LIST OF FIGURES

2.1 Solid freeform fabrication using a layered manufacturing paradigm
2.2 Generic fixturing.
2.3 Layered manufacturing of pyramids
2.4 SFF enabling technologies
2.5 Laser photolithography
2.6 Other laser photolithography approaches
2.7 Photomasking
2.8 Laser fusion
2.9 Lamination systems
2.10 Extruding freeform shapes
2.11 Ink-jet printing systems
2.12 Why isn't CNC machining an SFF process?
2.13 Lasercaving
2.14 Combining material addition with material removal
2.15 Shape deposition manufacturing
2.16 In the future, SFF will enable complex designs

3.1 Layered mold relief map proposed by Blanther (1892)
3.2 Layered mold of stacked sheets by DiMatteo (1974)
3.3 Admiral Farragut sits, late 1860s, for photosculpture
3.4 François Willème's photosculpturing studio in Paris, about 1870
3.5 Photographic process for the development of plastic objects by Baese (1904)
3.6 Process for manufacturing a relief by Morioka
3.7 Process by Munz (1956) to reproduce a three-dimensional image of an object
3.8 Photosculpture process using intersecting laser beams, by Swainson (1977)
3.9 Powder laser process proposed by Ciraud (1972)
3.10 Schematics of three photopolymer systems studied by Kodama (1981)
3.11 Herbert's photopolymer process (1982)
3.12a Three early rapid prototyping parts, by Kodama, Herbert, and Housholder
3.13 Sculpture by Solid Photography process (Bogart 1979)
3.14 Rapid prototyping chronology

5.1 Modulus-strength materials property chart
5.2 Modulus vs. strength plot of extant photopolymers in North American market
5.3 Asahi Denka resins: modulus vs. strength
5.4 Asahi Denka resins: strain at failure vs. strength
5.5 Asahi Denka resins: impact vs. strength
5.6 Japan Synthetic Rubber resins: modulus vs. strength
5.7 JSR resins: strength vs. elongation
5.8 JSR resins: strength vs. impact resistance
5.9 Teijin Seiki resins: modulus vs. strength
5.10 Comparative overview of Japanese resin systems
5.11 Cubital resins: modulus vs. strength

6.1 Schematic of 3D printing process
6.2 3DP mold exhibiting internal cooling channels
6.3 3DP mold and resulting injection-molded connectors
6.4 DTM's RapidToolTradeMark process for rapid mold making
6.5 Core and cavity sets produced by RapidToolTradeMark.
6.6 Inconel 625 layer formed in an SLS process
6.7 Stainless steel-copper structure built with SDM
6.8 Schematic of a laser deposition process
6.9 Stainless steel objects created by laser deposition process at Sandia
6.10 EOS laser sintering machine
6.11 Laser-sintered mold inserts (IFAM)
6.12 376L parts produced in the MJS process at IFAM
6.13 A direct metal part fabricated in a laser sintering system at IPT
6.14 Laser generated RP process
6.15 Laminated tool created by Nakagawa

7.1 Sand mold, sand positive, and aluminum casting produced within one day (EOS)
7.2 Ceramic parts produced by MJS
7.3 Direct RP mold faces backed with a steel frame

8.1 The rapid prototyping "system".
8.2 RP elements affecting shape
8.3 Geometry form used in STL format
8.4 Data exchange formats for SFF machines
8.5 Model preparation elements
8.6 Typical causes of error
8.7 CT-Modeler functions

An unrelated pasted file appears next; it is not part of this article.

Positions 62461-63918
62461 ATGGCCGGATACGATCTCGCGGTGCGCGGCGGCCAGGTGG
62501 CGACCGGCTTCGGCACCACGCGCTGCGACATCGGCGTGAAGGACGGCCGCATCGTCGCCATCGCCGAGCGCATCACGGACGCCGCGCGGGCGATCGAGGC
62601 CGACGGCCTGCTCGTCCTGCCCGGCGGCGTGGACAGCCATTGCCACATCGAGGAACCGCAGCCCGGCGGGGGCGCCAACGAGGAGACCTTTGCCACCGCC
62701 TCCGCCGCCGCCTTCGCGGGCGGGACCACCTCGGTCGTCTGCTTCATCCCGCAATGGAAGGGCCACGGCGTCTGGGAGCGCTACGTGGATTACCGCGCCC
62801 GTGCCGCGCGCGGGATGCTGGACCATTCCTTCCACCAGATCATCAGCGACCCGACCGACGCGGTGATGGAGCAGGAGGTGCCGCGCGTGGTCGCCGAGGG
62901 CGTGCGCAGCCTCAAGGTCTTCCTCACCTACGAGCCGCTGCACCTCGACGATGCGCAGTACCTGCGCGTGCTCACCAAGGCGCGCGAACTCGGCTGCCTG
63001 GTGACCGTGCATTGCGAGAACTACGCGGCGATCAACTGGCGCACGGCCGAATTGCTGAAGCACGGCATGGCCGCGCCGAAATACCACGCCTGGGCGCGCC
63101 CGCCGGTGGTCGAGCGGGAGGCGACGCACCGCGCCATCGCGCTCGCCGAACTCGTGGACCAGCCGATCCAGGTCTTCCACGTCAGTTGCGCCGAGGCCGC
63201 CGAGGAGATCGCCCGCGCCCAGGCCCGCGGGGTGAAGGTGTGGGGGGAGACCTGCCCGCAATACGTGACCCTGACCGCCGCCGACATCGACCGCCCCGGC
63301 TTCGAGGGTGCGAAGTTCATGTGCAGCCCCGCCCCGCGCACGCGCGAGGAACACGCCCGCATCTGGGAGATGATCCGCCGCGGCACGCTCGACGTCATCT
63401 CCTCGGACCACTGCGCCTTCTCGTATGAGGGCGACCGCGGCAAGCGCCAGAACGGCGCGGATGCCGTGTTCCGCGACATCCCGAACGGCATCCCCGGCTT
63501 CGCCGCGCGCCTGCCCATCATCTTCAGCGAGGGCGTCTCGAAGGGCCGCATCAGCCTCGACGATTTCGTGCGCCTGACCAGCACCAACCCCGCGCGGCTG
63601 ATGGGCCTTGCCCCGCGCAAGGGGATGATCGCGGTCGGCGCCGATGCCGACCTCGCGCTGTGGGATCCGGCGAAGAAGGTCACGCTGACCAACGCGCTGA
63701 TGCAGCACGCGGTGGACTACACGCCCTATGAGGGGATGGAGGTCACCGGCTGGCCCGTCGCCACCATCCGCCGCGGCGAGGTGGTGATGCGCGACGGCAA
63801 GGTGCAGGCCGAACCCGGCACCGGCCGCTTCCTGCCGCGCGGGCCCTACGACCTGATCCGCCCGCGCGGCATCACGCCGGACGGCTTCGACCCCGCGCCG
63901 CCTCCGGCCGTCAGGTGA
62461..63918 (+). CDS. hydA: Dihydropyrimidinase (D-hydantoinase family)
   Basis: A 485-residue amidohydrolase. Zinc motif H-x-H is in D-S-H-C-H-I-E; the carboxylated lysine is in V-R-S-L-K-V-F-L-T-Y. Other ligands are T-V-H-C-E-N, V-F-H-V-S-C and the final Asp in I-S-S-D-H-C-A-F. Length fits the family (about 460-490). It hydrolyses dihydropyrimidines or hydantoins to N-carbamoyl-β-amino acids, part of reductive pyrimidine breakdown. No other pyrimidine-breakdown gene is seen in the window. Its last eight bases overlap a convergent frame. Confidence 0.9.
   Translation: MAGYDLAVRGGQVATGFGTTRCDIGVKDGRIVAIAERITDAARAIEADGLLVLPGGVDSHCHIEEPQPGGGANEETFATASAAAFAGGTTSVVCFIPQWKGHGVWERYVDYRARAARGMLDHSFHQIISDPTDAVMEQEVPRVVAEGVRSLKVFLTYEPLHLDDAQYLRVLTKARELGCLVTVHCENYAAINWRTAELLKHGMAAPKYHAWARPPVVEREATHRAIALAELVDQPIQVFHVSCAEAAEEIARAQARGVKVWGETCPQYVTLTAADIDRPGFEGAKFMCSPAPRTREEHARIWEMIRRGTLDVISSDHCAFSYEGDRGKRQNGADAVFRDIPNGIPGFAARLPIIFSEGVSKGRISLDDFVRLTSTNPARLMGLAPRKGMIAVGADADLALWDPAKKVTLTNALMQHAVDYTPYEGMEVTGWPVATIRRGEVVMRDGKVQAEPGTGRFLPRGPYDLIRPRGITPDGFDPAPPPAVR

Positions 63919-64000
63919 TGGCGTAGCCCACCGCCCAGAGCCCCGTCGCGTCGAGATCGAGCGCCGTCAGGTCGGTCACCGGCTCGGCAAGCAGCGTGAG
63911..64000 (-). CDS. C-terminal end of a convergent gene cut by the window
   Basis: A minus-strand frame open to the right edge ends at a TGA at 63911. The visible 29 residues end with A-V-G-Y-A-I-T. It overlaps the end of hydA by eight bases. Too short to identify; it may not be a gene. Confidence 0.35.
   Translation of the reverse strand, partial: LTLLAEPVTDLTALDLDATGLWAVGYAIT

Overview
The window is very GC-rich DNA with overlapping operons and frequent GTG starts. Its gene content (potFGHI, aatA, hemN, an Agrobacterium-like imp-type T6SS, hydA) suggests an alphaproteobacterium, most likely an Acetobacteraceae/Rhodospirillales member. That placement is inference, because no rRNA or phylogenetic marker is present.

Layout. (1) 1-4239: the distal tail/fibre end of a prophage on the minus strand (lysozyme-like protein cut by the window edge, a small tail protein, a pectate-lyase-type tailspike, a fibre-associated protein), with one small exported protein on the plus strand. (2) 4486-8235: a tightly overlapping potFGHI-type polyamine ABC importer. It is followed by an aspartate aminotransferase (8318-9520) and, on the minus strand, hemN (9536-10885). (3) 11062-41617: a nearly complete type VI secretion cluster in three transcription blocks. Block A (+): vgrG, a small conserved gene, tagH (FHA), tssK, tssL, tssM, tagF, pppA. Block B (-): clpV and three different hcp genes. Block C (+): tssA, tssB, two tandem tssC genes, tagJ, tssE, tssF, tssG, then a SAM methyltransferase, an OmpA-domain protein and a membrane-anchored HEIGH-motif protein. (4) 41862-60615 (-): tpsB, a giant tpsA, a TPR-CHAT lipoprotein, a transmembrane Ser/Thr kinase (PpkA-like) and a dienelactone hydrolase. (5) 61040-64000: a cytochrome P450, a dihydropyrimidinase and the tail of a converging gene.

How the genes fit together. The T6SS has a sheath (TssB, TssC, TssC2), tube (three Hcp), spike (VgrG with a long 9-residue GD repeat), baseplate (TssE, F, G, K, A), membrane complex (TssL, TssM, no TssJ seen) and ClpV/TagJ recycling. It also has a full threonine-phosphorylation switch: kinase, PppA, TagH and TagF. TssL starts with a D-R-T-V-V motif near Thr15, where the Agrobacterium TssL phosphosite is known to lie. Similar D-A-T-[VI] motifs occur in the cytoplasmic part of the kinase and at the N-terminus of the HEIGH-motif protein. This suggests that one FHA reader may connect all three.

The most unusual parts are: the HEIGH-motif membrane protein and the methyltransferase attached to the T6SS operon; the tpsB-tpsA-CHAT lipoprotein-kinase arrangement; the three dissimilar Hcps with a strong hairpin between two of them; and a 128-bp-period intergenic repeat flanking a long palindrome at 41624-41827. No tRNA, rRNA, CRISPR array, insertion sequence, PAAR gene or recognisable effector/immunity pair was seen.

8.8 Yoshikawa's categorization of the evolution of technical knowledge

9.1 Matrix classification scheme for RP machines
9.2 Two approaches to the strategy for imaging a layer
9.3 Machines that use lasers and optical imaging
9.4 The simplest configuration of a laser mirror system
9.5 Spot size changes across the vat in galvo system unless flat field optics are used
9.6 Turning laser full on results in scan vector wider at the beginning and end
9.7 Systems with lasers
9.8 A laser/mirror system with a beam expander in the optical path
9.9 Recoating methods in laser photolithography
9.10 Machines with all-mechanical imaging systems

10.1 Investment casting process description
10.2 Investment casting process description (cont'd.)
10.3 Investment casting process description (cont'd.)
10.4 CAD solid model, ceramic shell with QuickCast pattern, QuickCast pattern
10.5 CAD solid model, SLS polycarbonate pattern, A356 aluminum casting

11.1 The Fraunhofer integrated information model for rapid prototyping
11.2 Scanned point cloud model and solid model from scanned data
11.3 QFD approach to selecting most appropriate RP technology
11.4 Stereolithography mold cavity and core from ICT
11.5 Tooling for injection molding produced by FDM and electroplating at IFAM
11.6 Rapid prototyping of EDM electrodes for forge dies
11.7 Laser 3D patterns for Dassault air conditioning ducts
11.8 Dassault mold inserts from Laser 3D master patterns
11.9 Injection molding metal tool produced by DTM machine
11.10 How RP models are used in Japan to make molds and forming tools
11.11 Teijin Seiki filled resin mold to create an ABS phone housing component
11.12 Use of Kira LOM patterns for molds
11.13 Kira KSC-50 machine and its associated dimensions and specifications
11.14 Model of a sheet metal die from Tokuda Industries
11.15 Tokuda's steps to improve staircasing surface finish
11.16 Time and cost comparison of Kira LOM to CNC machining
11.17 Makeup of rapid prototyping activities at INCS
11.18 Brass connector made by plaster casting at INCS
11.19 Plaster casting process for rapid metal tooling.

12.1 CT section of a skull
12.2 Thresholding results in edgel definition
12.3 Osteotomy planning of reconstruction for Goldenhar syndrome patient
12.4 Cranial trauma modeled ... along with biocompatible insert

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Published: March 1997; WTEC Hyper-Librarian